A film about how the depths of terror come not from monsters lurking in the shadows but from the gradual decay of society around us, Antlers uncovers the degradation of our collective misery. Adapted from writer Nick Antosca's short story "The Quiet Boy," Antlers exposes the shortcomings of our institutions and the pain inflicted on those who slip through the cracks.
Set in the fictional Oregon town of Cispus Falls, the film grounds itself in Indigenous narratives that, unfortunately, are never fully developed to their full potential. It follows Keri Russell as Julia Meadows, a kindhearted school teacher who has returned home after escaping family trauma. She lives with her brother and frequently blundering sheriff of the town, Jesse Plemons' Paul, who just seems to make everything worse. This includes evicting a struggling family.
In that line of people being failed by those meant to help them, Julia begins to notice that her student Lucas Weaver (Jeremy T. Thomas) is having trouble in class. Lucas seems to have a rough home life, so she takes it upon herself to help him when no one else will. She soon realizes Lucas is hiding a dark secret behind a locked door at home that threatens to consume the entire town. The ensuing fight to stave off darkness is unsettling—and at its best—when focused on characters enduring a harsh world.
Though this film was not actually shot in Oregon at all (rather, it was filmed in British Columbia), the feel of an Oregon town is effectively captured. From the utter absence of opportunity to the lines of people seeking help, it’s clear that the community has been beaten down by a variety of forces. An opioid epidemic is positioned as the most clear culprit, though it extends beyond that to a larger systemic failing. There are countless people hurting because of addiction, a total lack of any hope for the future, the disproportionate rural impact of environmental catastrophe, or all of the above. There's even the faint echo on the radio that tells of the real-life horror of far-right violence in Portland.
Writer-director Scott Cooper portrays these issues with an eye for hauntingly gorgeous visuals that get into the darker corners of the town and our own psyche. When Julia first raises concerns about whether Lucas has enough family support, she is dismissed by both her school and her brother. Paul in particular says that his hands are tied, an excuse he conveniently didn’t offer when he evicts a family. He did this perhaps regretfully, though tellingly he still went through with it—a clear critique of how our police are more often harmful than helpful.
All of this speaks to a deeper pessimism about the rotting sickness at the core of modern life. Things are not just bad because our world is falling into chaos, but because there is an utter lack of urgency in helping those being harmed. No matter Antlers’ flaws, that is where the film is most incisive.
That being said, there are some moments that rely on rather shallow tropes and clichés that are hard to overlook. As Cooper tells it, his film follows “the Native American mythology of the Wendigo.” There was a clear desire to be respectful in the film’s portrayals of Indigenous stories by bringing in tribal consultants, including the director of the acclaimed 1998 film Smoke Signals, Chris Eyre. However, there remain some glaring narrative problems that undercut a well-intentioned story.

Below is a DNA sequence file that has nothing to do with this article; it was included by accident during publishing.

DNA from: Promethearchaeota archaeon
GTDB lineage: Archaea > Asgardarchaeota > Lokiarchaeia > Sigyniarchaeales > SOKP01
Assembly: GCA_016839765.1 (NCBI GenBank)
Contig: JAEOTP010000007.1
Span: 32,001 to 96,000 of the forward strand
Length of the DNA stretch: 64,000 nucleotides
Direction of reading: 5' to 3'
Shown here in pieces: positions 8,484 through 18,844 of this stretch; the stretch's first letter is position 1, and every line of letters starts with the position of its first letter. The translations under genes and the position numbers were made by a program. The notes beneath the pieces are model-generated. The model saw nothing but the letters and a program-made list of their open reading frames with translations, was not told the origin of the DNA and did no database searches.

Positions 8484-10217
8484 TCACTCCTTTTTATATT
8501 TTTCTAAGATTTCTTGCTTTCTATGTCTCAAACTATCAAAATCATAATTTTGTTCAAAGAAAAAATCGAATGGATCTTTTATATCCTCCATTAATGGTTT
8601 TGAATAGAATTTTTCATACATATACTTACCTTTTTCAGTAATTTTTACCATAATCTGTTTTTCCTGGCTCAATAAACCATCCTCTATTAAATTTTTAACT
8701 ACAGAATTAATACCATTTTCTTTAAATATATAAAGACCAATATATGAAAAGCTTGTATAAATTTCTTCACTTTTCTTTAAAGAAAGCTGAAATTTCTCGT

There are nine sovereign Native American nations located throughout Oregon, yet you wouldn't know that from watching Antlers. Except for a small role by legendary actor Graham Greene, who plays former sheriff Warren Stokes, there are no Indigenous characters in the film. Even when Greene appears on screen, he is relegated to just dispensing exposition in a manner that leaves his character feeling hollow. He instills these scenes with gravitas, but it’s regrettably fleeting.
By no means does this doom the film, which still has that strong core of genuine horror embedded throughout, though it does dull its impact. Horror films have long used Indigenous mythology as a surface-level way to introduce its central concept, and Antlers is by no means the worst offender. In fact, the early overtures that seemed to hint towards a deeper look at the area’s relationship to Indigenous people and their multiplicities of history only make it more disappointing when it falls into old tropes. It fell into the trap of using Indigenious stories for an aesthetic, rather than substance.
With all that said, there is still much to appreciate about Antlers. It offers a more complicated look at the horrors facing us all, sinking its teeth into the beating heart of our perilous existence. One scene in particular, where we see how the door that Lucas now guards came to be, is tragic in its execution while still being deeply unnerving. It’s also expertly acted, with Russell and Plemons in particular delicately hitting all the tricky tonal notes. Their relationship to each other is equally fraught, as they both have coped with family trauma by taking different paths.
Antlers acts most clearly as metaphorical horror, but it doesn’t skimp on any of the technical elements in its construction. The film’s produced by director and creature aficionado, Guillermo Del Toro, whose influence is felt in the commitment to well-crafted, often practical effects. This isn’t just in several of the gruesome moments that show the aftermath of sudden bursts of violence, but in the ending confrontation in particular.
Enveloped in darkness, the glimpses of the monster’s face are as striking as they are terrifying. When the monster itself is faced, the quieter moments of lingering fear will haunt us all as we reenter the real world where Antlers resonates.
You can see Antlers in theaters on October 29.